Psychology: Genetic Causes And Environmental Contributions in Schizophrenia

in #psychology3 years ago


Source Image: Pixabay CCO

Good day Everyone, Doing the week was tough for me but am glad i came through it, today we will be looking at the genetic and environmental causes to schizophrenia.

A popular misconception is that conditions to which genes make a strong contribution cannot be affected by the environment. Nothing could be further from the truth. The evidence for a strong genetic contribution to schizophrenia is clear, but the same studies that demonstrate this genetic contribution also demonstrate that environment must also play a role. For example, twin studies have revealed that identical twins are three to five times more likely than fraternal twins to be concordant for schizophrenia. This is strong evidence for genetic factors contributing to schizophrenia, yet the fact that 50% of identical twins are discordant for schizophrenia provides strong evidence for environmental contributions. If genes were the sole contributor to schizophrenia. Then every identical twin of a person with schizophrenia should develop the disorder. 

As you will learn throughout this topic, many conditions with strong genetic components also have strong environmental components. In some case, a properly adjusted environment can all but overcome a genetic problem that is normally devastating to the individual for example; a condition called PCU invariably leads to severe retardation in individuals with the symptoms gene unless they are placed on healthy diet for the first 10-20 years of their lives. This special diet prevents retardation by blocking the biological mechanism underlying the disorder. As scientist learn more about how genetic factors contribute to a disorder, they become better able to identify systematic environment manipulations that may prevent or reverse a genetic predisposition toward psychopathology.  

Having an impact, it would still be possible that systematic manipulation of the environment could reduce the toxic effects of the genes and therefore reduce the likelihood of the disorder.  

PHYSIOLOGICAL FACTORS 

Having an impact, it would still be possible that systematic manipulation of the environment could reduce the toxic effects of the genes and therefore reduce the likelihood of the disorder. 


Dopamine Hypothesis 

The dopamine theory suggests that in the brains of people with schizophrenia, an excess of neurotransmitter dopamine oversensitivity to dopamine. It does not mean that dopamine causes schizophrenia but rather a deregulation of dopamine is related with schizophrenia. Neurotransmitters are chemicals that the axon terminals of a neuron release as a way of stimulating the dendrite of another neuron. Dopamine is a major neurotransmitter used in the brain; it affects the functioning of several distinct brain regions and is critical to normal functioning. Although much of the evidence for the dopamine hypothesis is indirect, several lines of evidence point to the role of dopamine in schizophrenia.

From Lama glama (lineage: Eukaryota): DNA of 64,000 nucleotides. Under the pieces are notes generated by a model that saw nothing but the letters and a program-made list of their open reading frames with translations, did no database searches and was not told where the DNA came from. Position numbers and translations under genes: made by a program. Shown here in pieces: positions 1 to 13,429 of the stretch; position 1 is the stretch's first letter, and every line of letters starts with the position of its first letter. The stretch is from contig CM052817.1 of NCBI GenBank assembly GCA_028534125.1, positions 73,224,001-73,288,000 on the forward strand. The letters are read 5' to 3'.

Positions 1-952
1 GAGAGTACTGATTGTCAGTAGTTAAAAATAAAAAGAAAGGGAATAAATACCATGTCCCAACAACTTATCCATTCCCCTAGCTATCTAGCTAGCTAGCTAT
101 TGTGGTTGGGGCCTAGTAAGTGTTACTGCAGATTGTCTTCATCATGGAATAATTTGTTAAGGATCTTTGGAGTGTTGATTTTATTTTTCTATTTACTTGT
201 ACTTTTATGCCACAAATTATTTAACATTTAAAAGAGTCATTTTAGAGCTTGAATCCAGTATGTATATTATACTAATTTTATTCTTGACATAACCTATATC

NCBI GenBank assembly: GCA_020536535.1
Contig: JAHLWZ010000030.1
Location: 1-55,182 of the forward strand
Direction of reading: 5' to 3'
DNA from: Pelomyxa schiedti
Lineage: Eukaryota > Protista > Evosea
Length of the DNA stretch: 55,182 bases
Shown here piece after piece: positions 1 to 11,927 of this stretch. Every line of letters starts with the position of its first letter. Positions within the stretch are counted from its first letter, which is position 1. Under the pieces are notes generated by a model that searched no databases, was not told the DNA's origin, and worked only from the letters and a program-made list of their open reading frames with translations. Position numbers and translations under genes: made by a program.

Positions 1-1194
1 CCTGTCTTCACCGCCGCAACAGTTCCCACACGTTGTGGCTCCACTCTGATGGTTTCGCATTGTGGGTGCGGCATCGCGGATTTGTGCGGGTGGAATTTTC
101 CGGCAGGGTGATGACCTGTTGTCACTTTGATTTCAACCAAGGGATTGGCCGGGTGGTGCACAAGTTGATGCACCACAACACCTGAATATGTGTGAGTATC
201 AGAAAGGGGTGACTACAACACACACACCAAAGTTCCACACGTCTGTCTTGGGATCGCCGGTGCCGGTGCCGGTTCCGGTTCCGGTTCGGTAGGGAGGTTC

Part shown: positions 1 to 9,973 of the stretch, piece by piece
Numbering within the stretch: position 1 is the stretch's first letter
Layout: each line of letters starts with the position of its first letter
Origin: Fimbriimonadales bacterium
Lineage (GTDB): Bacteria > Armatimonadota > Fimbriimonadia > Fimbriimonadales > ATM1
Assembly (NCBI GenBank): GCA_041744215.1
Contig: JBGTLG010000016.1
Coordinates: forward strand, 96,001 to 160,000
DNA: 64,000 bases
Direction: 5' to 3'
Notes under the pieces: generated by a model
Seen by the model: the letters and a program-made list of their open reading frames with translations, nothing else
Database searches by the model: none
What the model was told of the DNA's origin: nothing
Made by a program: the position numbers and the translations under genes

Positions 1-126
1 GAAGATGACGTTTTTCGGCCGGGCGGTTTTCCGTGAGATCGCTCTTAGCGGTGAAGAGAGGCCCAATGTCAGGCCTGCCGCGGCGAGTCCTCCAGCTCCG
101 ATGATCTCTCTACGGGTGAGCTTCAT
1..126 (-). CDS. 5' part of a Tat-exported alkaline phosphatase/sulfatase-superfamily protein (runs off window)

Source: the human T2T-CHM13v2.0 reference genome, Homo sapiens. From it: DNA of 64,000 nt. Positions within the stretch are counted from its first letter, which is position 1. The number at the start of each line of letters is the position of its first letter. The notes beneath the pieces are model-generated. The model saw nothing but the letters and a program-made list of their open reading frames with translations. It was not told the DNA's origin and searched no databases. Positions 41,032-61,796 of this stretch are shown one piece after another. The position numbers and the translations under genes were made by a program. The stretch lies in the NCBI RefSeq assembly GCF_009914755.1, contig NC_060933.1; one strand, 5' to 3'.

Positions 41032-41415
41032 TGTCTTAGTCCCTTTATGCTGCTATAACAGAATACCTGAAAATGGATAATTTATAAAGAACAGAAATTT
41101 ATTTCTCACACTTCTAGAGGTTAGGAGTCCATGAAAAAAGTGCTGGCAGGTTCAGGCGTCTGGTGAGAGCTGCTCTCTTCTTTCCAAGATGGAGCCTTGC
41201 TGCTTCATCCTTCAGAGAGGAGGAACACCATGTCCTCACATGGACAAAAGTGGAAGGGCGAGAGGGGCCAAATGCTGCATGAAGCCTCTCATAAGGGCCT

One of the principle pieces of evidence suggesting the importance of dopamine in schizophrenia is the effect of phenothiazine medication on the symptoms of this disorder. These medications. Which will be discussed later as we go along in this topic, can have a profound impact on people with schizophrenia, often reducing their symptoms to the point where they can be discharged from the hospital, the fact that phenothiazine lower the dopamine level in the brains suggests that dopamine level and/or activity is excessive in schizophrenia? 

This hypothesized excess of dopamine is also consistent with the theory that a chronic state of excess dopamine in schizophrenia damages the brain’s reward mechanism, leading to the negative symptom anhedonia (Stein & Wise, 1971; Wise & Stein, 1973). 

Autopsy data from people with schizophrenia confirm the hypothesized deterioration in this neurological reward mechanism, although there is no evidence about what caused this deterioration. 

Another source of indirect evidence for the dopamine hypothesis is the effect of high doses of amphetamines, which  

  • Produce symptoms remarkably similar to paranoid schizophrenia in people who do not have schizophrenia and
  • Exacerbate psychotic symptoms in people with the disorder.   

Amphetamines are known to increase levels of dopamine and norepinephrine (another neurotransmitter). The paranoid symptoms are apparently the result of an increase in the dopamine levels, because phenothiazine medication, which reduces dopamine levels, dramatically reduces these symptoms. 

It may not be an excess of dopamine, but rather an over activation or increased sensitivity of dopamine receptors, that is associated with schizophrenia. Imagine a synapse that relies on dopamine as one of its principal neurotransmitters. You can increase the probability that a cell will stimulate the adjacent cell by either releasing more dopamine into the synapse (the excess dopamine hypothesis) or to have the cell has an unusually large number of dopamine receptors (the oversensitivity hypothesis). Increasing either the amount of dopamine or the number of receptors increases the probability of a dopamine molecule finding a suitable receptor and stimulating the neuron. Both postmortem studies and PET scan studies 

(Wong et all., 1986) suggest that there may be an increase in the number of dopamine receptors in people with schizophrenia.